Why don’t we have more illustrated novels?

The ghost of Jacob Marley visits Ebenezer Scrooge in Charles Dickens' A Christmas Carol (1843); Illustration by Arthur Rackham (1915)

The ghost of Jacob Marley visits Ebenezer Scrooge in Charles Dickens’ A Christmas Carol (1843); Illustration by Arthur Rackham (1915)

It’s that time of year when I pull out my copy of A Christmas Carol and keep it in the kitchen to read while I’m making holiday treats. Part of the reason why I love this book is because it’s full of illustrations by Arthur Rackham. There’s Ol’ Marley with his chain of keys, padlocks, ledgers and heavy purses, Scrooge in his nightshirt, and Tiny Tim with his crutch. So, as I started to leaf through the book yesterday while my seven-layer bars baked, I wondered why don’t we illustrate novels anymore?

The only contemporary ones I can think of are The Graveyard Book by Neil Gaiman, illustrated by Dave McKean and A Monster Calls by Patrick Ness, illustrated by Jim Kay, but I’m sure there must be more. Does anyone know of a contemporary illustrated novel by a female author?

And why are illustrated novels so rare when the market for graphic novels seems to be growing? Speculative fiction (SF) should be chock-full of novels ripe for illustrating. Are illustrated novels considered childish and unsophisticated? The examples above are somewhat oriented toward children, but these are not picture books nor books for young readers. Is it just too expensive to produce them? Surely cost can’t be the issue when you consider the ebook option.

I’ve certainly got more questions than answers. Let me know what you think. This is a topic we’ll explore further.

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Ursula Le Guin honored for her contribution to American letters

Did you hear Ursula Le Guin’s acceptance speech at the 2014 National Book Awards last night? She’s so inspiring. She gives a shout out to science fiction writers and points out that their works have been ignored for too long by many awards programs. She aims a pen (or maybe a sword) at the commodification of writing and publishing, and she asks writers to think about their role in demanding fair compensation for their work without forsaking their freedom.

Final Round SF Female Authors in the Goodreads Choice Awards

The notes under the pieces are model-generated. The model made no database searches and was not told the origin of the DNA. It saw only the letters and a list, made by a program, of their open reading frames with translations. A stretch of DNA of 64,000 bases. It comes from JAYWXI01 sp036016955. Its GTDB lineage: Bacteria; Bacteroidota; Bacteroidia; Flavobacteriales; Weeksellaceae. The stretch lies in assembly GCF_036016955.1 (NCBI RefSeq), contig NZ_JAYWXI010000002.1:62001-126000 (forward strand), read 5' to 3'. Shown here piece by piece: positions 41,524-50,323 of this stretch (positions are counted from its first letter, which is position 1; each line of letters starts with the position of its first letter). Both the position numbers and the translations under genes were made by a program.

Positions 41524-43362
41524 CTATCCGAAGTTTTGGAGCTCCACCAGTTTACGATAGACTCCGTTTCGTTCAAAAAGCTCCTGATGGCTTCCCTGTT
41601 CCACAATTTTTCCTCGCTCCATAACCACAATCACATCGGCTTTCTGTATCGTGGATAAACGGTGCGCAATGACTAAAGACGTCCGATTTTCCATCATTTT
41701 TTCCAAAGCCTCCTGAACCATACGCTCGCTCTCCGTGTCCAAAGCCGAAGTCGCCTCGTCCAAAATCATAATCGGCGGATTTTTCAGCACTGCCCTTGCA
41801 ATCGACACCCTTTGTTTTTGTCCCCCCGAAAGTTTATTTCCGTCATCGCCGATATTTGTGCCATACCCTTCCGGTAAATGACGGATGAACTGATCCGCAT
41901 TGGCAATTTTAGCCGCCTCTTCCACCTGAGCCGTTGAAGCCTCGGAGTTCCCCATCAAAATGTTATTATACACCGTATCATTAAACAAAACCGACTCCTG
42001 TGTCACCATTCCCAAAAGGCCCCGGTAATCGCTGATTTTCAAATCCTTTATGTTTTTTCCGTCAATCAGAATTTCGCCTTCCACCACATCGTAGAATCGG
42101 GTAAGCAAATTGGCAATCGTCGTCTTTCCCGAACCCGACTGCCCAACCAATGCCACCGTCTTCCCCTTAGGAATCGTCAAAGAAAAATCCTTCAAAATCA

Below are the finalists in SF categories. Voting is open from Nov. 17th-24th, so go do your literary duty. Which titles did you enjoy this year?

Science Fiction

The First Fifteen Lives of Harry August – Claire North. NOTE: “Claire North” and “Kate Griffin” are two pen names of author Catherine Webb
Apolonia – Jamie McGuire
California — Edan Lepucki (a write-in nominee)

Fantasy

Night Broken (Mercy Thompson, #8) — Patricia Briggs
The Witch With No Name (The Hollows, #13) — Kim Harrison
The Book of Life (All Souls Trilogy, #3) — Deborah Harkness
Up From the Grave (Night Huntress #7) — Jeaniene Frost
Magic Breaks (Kate Daniels, #7) — Ilona Andrews. NOTE: “Ilona Andrews” is the pen name of the married duo Ilona Gordon and her spouse Andrew Gordon

Horror

The Winter People — Jennifer McMahon
Prince Lestat (The Vampire Chronicles #11) — Anne Rice

I am including titles from the general fiction category that meet the criteria for SF according to me. The two original nominees have made it to the final round.

Fiction

Stone Mattress — Margaret Atwood
Station Eleven — Emily St. John Mandel (and you can read my review here)

Finally, in  Young Adult Science Fiction and Fantasy there was a big shuffle of the nominees with three new titles making it to the final round.

YA-Science Fiction and Fantasy

Dreams of Gods & Monsters (Daughter of Smoke & Bone, #3) — Laini Taylor
Cress (The Lunar Chronicles, #3) — Marissa Meyer
Ignite Me (Shatter Me, #3) — Tahereh Mafi
Heir of Fire (Throne of Glass, #3) — Sarah J. Maas
The One (The Selection, #3) — Kiera Cass
City of Heavenly Fire (The Mortal Instruments, #6) — Cassandra Clare (a write-in nominee)
Four: A Divergent Story Collection — Veronica Roth (a write-in nominee)
Silver Shadows (Bloodlines #5) — Richelle Mead (a write-in nominee)

Review: Station Eleven

A beautifully haunting post-apocalyptic pre-utopia

That’s my descriptor for Station Eleven a speculative fiction (SF) novel among the nominees for the National Book Awards this year. Many have described this novel as a dystopia because it’s set in a tragic future after civilization’s collapse due to a deadly pandemic influenza, but I think we should all read more carefully. This is a sheep in wolf’s clothing–a utopian novel in disguise and in the making. Impressive, Ms. Mandel. Congratulations!

StationElevenHCUS2Station Eleven describes the nasty fall out of the pandemic with reasonable and horrifying plausibility. How could it be otherwise in a world where 95% of the world’s population is gone in weeks and the survivors are scrambling about in dangerous and very empty lands? Yet author Emily St. John Mandel does it so lightly and skillfully, I believed her band of characters living in the future North America are probably better off in some ways than if the flu had not happened. The characters who are central to the story in the pre-flu world but did not survive are merely devices who left art and some insights to the survivors we follow in the world 15 years later. Continue reading